5. Peer Referral
It’s no secret that customers trust their peers over your advertisements. But, it’s not exactly a close race. 83% of customers say that their friends and family are their most trusted sources of referrals. This makes it imperative for businesses to focus on word-of-mouth marketing if they want to be seen as trustworthy.
Touch Points During a Purchase
6. Conversations With Company Representatives
The most direct point of contact you have with customers is your in-person interactions. These conversations that take place in your stores have an immediate impact on the customer’s purchase decision.
7. Product Catalogs
Whether they’re online or a hard copy, catalogs are an excellent medium for showcasing your product line. An image of the product, coupled with an enticing description, gives the customer everything they need to know before making a purchase. And, you can also remove friction by adding a CTA on the page that adds the product to a shopping cart, like in the example below.
For many businesses, ecommerce is the most effective way to acquire customers and close deals. That’s because websites can be accessed globally, making it possible for an SMB in one location to provide products and services to a customer on the other side of the world. Understanding the various touch points within ecommerce can dramatically improve the customer experience for SaaS and other online companies.
9. Product Reviews
In today’s digital age, product reviews are no longer a pre-purchase touch point. Now, customers have smart devices that can call up product reviews while they’re shopping in your stores. Additionally, some online retailers include reviews on the listing page, so you can see what other customers think without having to navigate away from the page. You can see an example of this touch point in the image below.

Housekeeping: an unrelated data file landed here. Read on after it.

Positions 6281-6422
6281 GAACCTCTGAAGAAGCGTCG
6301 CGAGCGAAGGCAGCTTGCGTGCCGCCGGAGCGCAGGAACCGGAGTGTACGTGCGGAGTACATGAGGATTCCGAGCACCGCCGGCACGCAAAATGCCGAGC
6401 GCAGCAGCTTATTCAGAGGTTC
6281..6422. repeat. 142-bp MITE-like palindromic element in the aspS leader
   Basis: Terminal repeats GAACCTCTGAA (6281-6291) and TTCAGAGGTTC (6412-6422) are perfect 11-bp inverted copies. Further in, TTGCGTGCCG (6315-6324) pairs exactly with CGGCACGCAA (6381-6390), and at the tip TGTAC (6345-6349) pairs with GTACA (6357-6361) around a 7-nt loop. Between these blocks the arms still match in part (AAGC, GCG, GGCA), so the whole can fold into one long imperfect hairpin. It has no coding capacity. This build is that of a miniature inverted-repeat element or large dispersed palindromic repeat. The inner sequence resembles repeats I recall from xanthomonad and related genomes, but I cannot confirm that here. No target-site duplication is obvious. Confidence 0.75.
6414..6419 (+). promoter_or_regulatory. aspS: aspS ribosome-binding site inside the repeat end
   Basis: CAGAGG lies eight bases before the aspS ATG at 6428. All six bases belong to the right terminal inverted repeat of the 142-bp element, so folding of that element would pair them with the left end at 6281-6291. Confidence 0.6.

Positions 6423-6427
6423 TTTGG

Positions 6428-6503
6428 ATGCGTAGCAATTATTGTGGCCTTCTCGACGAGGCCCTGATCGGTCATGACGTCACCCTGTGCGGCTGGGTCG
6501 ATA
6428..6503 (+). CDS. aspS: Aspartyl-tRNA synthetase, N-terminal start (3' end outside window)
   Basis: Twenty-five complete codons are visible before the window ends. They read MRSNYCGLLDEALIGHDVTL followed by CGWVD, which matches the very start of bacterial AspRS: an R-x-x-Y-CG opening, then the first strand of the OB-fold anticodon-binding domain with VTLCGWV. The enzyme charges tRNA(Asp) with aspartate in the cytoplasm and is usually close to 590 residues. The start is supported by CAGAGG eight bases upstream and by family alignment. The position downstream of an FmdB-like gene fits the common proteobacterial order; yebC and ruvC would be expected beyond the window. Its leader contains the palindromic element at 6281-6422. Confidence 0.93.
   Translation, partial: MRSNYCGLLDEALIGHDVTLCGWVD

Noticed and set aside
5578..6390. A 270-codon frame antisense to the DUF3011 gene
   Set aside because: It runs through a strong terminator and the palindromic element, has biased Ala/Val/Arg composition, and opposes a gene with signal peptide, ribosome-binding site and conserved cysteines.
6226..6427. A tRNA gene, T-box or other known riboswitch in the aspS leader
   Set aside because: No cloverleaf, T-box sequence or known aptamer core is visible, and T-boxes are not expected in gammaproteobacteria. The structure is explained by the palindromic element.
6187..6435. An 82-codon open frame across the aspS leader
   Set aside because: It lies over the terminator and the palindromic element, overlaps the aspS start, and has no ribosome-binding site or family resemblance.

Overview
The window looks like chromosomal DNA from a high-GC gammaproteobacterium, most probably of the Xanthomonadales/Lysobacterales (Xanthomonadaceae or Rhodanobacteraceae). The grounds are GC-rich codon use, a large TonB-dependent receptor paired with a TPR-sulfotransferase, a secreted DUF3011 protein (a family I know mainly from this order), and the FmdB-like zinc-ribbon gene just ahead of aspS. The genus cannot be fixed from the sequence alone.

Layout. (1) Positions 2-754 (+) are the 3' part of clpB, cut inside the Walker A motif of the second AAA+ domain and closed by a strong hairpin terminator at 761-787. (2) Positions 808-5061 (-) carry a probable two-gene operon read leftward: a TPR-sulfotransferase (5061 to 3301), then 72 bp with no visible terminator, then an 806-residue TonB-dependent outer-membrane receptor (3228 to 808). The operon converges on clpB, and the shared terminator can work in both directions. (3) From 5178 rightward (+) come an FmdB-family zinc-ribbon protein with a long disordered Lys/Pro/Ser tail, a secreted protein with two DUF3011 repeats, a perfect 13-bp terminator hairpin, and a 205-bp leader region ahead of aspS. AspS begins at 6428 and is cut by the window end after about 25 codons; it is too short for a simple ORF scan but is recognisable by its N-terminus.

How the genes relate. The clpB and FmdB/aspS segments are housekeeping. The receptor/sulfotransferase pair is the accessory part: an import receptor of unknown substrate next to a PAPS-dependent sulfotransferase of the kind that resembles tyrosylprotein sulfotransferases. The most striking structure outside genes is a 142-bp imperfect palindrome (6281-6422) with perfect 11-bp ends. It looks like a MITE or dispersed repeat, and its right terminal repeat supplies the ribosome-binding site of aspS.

10. Point of Sale
This is the last touch point your customers will reach before making a purchase. That’s because this is where your sales rep makes their case for why the customer needs your product. For many businesses, this is a momentous step in the customer journey.
Touch Points After a Purchase
11. Thank You Letters
One effective way to build customer rapport is by following up with a thank you letter. This can be an email, or, if possible, a hand-written note that thanks customers for their business. It’s a great way to show customers you care and develop a long-term relationship with them.
If you’re not sure where to get started on a customer thank you letters, check out our guide here.
12. Product Feedback Surveys
Product feedback surveys are sent after a purchase and they evaluate the customer’s experience with your product or service. If the customer leaves a negative review, the company can reach out to learn more about the issue. They then relay this information to the product development team who makes enhancements on the next version of the product.